As coronavirus (COVID-19) continues to incite global economic fears and threaten public health, credit card issuers are beginning to roll out assistance programs for cardholders who may be financially affected by the outbreak.
Credit card issuers and networks are seeing impact from the virus, too. Already, Visa and Mastercard have made cuts to their revenue outlooks in response to decreased spending, especially on travel.
And as more cardholders’ wallets across the country are affected, whether by a decline in business, reduced work schedules or other limitations to income, banks are responding by implementing assistance programs. These programs can both help you remain in good standing with your issuer in the short-term and safeguard your credit score from long-lasting effects.
Here’s a rundown of what’s being offered so far and other options you may have if you face payment difficulties:
In response to the virus outbreak so far, several issuing banks have released statements regarding their ongoing monitoring and response for customers. For credit cardholders specifically, here’s what each issuer stated:
According to reporting from The Points Guy, American Express cardmembers who experience financial hardship as a result of coronavirus can reach out to Customer Care Professionals by calling the number on the back of any Amex card, using online chat or through the Amex app. The issuer is working with customers on an individual basis to find personal solutions which may include waiving late fees or return check fees, waiving interest charges for a period of time, reduced monthly payments or a temporary interest rate reduction.
Bank of America
Bank of America has a help page for customers to find resources they can use if affected by coronavirus. Call the number on the back of your card or reach out online or via mobile app to ask about individual assistance options or the bank’s hardship program. According to a recent report from the New York Times, Bank of America may allow skipped payments due to hardship, but will not waive interest.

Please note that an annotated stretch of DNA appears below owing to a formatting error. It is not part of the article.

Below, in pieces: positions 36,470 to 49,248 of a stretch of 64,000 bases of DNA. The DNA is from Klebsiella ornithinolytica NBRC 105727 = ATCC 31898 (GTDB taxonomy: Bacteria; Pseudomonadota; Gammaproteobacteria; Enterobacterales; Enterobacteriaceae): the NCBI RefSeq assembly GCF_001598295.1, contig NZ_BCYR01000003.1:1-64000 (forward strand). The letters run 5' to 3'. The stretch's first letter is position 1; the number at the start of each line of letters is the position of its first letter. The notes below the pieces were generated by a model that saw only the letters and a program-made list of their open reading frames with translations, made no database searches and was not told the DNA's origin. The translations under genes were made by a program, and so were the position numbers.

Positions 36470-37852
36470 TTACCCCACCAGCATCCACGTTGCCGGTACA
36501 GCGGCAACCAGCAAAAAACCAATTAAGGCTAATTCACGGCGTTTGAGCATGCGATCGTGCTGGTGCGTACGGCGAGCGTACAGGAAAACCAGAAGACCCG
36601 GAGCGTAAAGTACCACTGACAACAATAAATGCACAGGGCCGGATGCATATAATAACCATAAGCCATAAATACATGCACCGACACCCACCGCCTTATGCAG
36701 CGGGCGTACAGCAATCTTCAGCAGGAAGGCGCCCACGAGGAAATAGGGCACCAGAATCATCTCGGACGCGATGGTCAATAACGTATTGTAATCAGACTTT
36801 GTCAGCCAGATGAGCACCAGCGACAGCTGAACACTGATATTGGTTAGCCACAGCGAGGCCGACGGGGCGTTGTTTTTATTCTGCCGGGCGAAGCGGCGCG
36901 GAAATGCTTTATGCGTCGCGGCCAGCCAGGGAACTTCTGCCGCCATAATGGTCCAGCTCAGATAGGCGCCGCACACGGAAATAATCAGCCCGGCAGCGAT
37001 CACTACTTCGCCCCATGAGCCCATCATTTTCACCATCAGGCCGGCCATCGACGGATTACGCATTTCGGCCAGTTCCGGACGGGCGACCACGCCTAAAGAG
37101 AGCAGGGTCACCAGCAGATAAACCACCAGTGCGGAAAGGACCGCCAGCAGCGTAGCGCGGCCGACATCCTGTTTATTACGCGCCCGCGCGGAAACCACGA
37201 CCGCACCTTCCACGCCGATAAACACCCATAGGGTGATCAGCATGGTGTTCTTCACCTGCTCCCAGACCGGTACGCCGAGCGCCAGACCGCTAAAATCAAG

Customers already experiencing difficulty or anticipating problems making payments are encouraged to reach out to the specialist teams at Barclays for assistance. The issuer is also “enabling customers to apply for a temporary increase on their credit card limit.”
Cardholders are encouraged to use digital tools online and via the Capital One mobile app for account management. According to the same New York Times report, Capital One may allow eligible cardholders facing hardship to skip payments without accruing interest, but those impacted financially by the virus should contact Capital One to work out an individual solution.
“We understand the concern and uncertainty people may be experiencing surrounding the coronavirus (COVID-19) and are committed to being responsive to the needs of our customers and associates as the situation evolves,” a Capital One spokesperson said via email. “We also understand that there may be instances where customers find themselves facing financial difficulties. Capital One is here to help, and we encourage customers who may be impacted to reach out so we can discuss and help find a solution.“
Account holders who have been affected by coronavirus should call the number on the back of their credit card or on their monthly statement. As a precaution against potential scams, the issuer also advises that, if someone from Chase reaches out to you, they will not ask for confidential information such as your name, password, PIN or other account information.
Eligible Citi credit cardholders may make use of “always on” assistance programs, which include credit line increases and collection forbearance options. According to a representative from the issuer, cardholders are encouraged to reach out if they need assistance so Citi can work with them individually to understand their particular needs and ensure assistance accordingly.
In a statement, Discover said it “will be extending relief to qualified customers who are experiencing financial difficulty caused by the spread of COVID-19. Discover customers may receive assistance that can include support related to payment timing, fees and late payments.”
Fifth Third Bank
Fifth Third developed an assistance program for customers facing hardship due to the coronavirus. Credit cardholders may defer payments (up to three payments) and will not be charged late fees during the deferral period. The bank has a dedicated hardship assistance line which customers can reach by calling 866-601-6391 between 8 a.m. and 5 p.m. ET, Monday through Friday.